Amid quarantine, work continues for Philippine Film Archive
STAR CIRCUIT - Ricky Calderon (The Freeman) - August 21, 2020 - 12:00am

The community quarantine due to COVID-19 took over the second quarter of 2020, but this did not deter the Philippine Film Archive (PFA) from fulfilling its role of protecting our national film heritage, which includes the University of the Philippines Film Institute (UPFI) Film Center film collection.

The PFA, a division of the Film Development Council of the Philippines (FDCP), reported that from April to June 2020, it was able to complete the rewinding, transfer, and inventory of Class A and Class B elements from its acquisitions from the UPFI Film Center.

Among the historical and cultural gems that went through the process are two films done by National Artists. These are “Noli Me Tangere” (1961), in original print, by National Artist for Cinema Gerardo de Leon and “Bayan Ko: Kapit sa Patalim” (1984) by National Artist for Film and Broadcast Arts Lino Brocka.

Class A elements are in good condition with just minimal damage while Class B elements have medium to heavy damage such as warping, light to medium deterioration, slight blockage, and low to high Vinegar Syndrome. Class C elements, which are subject for disposal because of having melted images, blockage, or heavy deterioration, are undergoing rewinding, transfer, and inventory at present.

In August 2019, the UPFI Film Center turned over 1,024 film reels to the PFA for archiving, scanning, digitization, and possible restoration. There are even Russian titles in the acquired collection. Through FDCP Chairperson and CEO Liza Diño-Seguerra, the PFA had a fruitful meeting with UPFI Director Patrick Campos which led to the completion of the acquisition of the UPFI film collection.

PFA Head Don Gervin Arawan explains the rollercoaster of emotions that he and his team feels whenever they do the film archiving process: “There is excitement during acquisition; feeling of loss before we leave, seeing some films that were destroyed in time; thrill during inspection; and tension during the handling of some delicate and damaged films.”

“Then, there is pleasure after initial cleaning and transfer to a new container, and fulfillment when we complete the inventory and put them on racks or inside the film vaults. Before the day ends, we feel very honored to be able to do this for our country and for the present and future generations.”

Arawan reveals that the plans for the UPFI gems include digitizing the collection, migrating it to a new medium, and generating access copies for the public. Titles with significant historical and cultural values, such as “Noli Me Tangere” and “Bayan Ko: Kapit sa Patalim,” will be prioritized for the PFA Film Restoration Program, which has already restored nine titles and is currently restoring two films.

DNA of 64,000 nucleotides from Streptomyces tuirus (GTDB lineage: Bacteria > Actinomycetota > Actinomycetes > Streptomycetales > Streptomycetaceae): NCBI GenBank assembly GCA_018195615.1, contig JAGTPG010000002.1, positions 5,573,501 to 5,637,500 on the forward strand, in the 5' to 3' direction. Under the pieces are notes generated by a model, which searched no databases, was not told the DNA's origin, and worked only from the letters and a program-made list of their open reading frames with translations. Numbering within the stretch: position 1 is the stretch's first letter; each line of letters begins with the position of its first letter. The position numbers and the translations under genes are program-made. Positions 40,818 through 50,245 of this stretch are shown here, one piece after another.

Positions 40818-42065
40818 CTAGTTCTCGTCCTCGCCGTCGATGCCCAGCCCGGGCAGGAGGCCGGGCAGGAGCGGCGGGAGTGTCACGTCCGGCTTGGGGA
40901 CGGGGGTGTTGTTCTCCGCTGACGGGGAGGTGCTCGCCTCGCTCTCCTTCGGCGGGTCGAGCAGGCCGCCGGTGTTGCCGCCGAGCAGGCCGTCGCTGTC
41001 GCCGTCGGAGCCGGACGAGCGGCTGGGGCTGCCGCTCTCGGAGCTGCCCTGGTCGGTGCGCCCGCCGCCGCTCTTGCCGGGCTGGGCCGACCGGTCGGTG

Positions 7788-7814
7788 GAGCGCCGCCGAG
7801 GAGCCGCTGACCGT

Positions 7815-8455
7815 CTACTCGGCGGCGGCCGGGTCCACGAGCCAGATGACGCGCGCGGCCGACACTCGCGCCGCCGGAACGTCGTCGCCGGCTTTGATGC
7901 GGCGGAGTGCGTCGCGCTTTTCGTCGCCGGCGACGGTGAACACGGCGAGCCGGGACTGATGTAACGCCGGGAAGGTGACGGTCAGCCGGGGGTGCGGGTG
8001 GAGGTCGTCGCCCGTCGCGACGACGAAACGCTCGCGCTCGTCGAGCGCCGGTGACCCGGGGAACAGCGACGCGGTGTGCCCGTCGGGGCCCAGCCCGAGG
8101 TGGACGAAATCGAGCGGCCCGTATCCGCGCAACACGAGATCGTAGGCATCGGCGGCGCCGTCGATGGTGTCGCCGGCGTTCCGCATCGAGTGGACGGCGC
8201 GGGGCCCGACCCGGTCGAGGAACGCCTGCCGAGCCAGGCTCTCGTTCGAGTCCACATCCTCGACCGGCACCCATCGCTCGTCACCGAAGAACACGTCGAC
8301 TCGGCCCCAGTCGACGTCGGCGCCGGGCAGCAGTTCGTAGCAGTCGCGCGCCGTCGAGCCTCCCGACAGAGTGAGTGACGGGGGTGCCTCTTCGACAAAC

“Our beloved Chairperson Liza Diño-Seguerra is always ecstatic about these kinds of projects and she already has plans on how to showcase and share to Filipinos this culturally and historically significant endeavor,” concluded Arawan.


The anti-viral drug that reportedly helped actor-director Mel Gibson recover from COVID-19 is now in the country. This Japan-approved drug is authorized for emergency use to treat COVID-19, in particular to reduce treatment time.

Remdesivir, an investigational drug against SARS-Cov-2 which causes COVID-19, is being brought in the country by Camber Pharmaceuticals, licensed by Gilead Sciences.

Country manager Manoj Sihag said, “The availability of Remdesivir in the Philippines is a significant milestone for all of us and we are very thankful to our parent company Hetero. With Remdesivir, we hope to reduce the treatment time of a patient in a hospital, thereby reducing burden on medical facilities in COVID-19 cases.”

The authorized use of this drug had been reported in the US.

Camber Pharmaceuticals, Inc., is a subsidiary of India's generic pharmaceutical company Hetero which has partnered with Gilead for a licensing agreement to make the product accessible in 127 countries.

Hetero has developed the technology and initiated commercial production of Remdesivir API and Formulation which is being considered for COVID-19.

Under the licensing agreement, the company has a right to receive a technology transfer of the Gilead manufacturing process for Remdesivir to enable it to scale up production. The licensee also set its own prices for the generic product. The licensee is royalty-free until the World Health Organization (WHO) declares the end of COVID-19, or until a pharmaceutical product other than Remdesivir or a vaccine is approved to treat or prevent COVID-19. In the coming days, more Remdesivirs are expected to flood the market.

Country product manager Imee Lapig-Igpuara explained, “It is important to note that not all Remdesivirs are the same or are legal to be marketed in the Philippines under patent protection. Do not compromise the safety of patients at this critical moment. It is best to know the source of your Remdesivir. Check the packaging marked with ‘manufactured under the license of Gilead Sciences, Inc.’”

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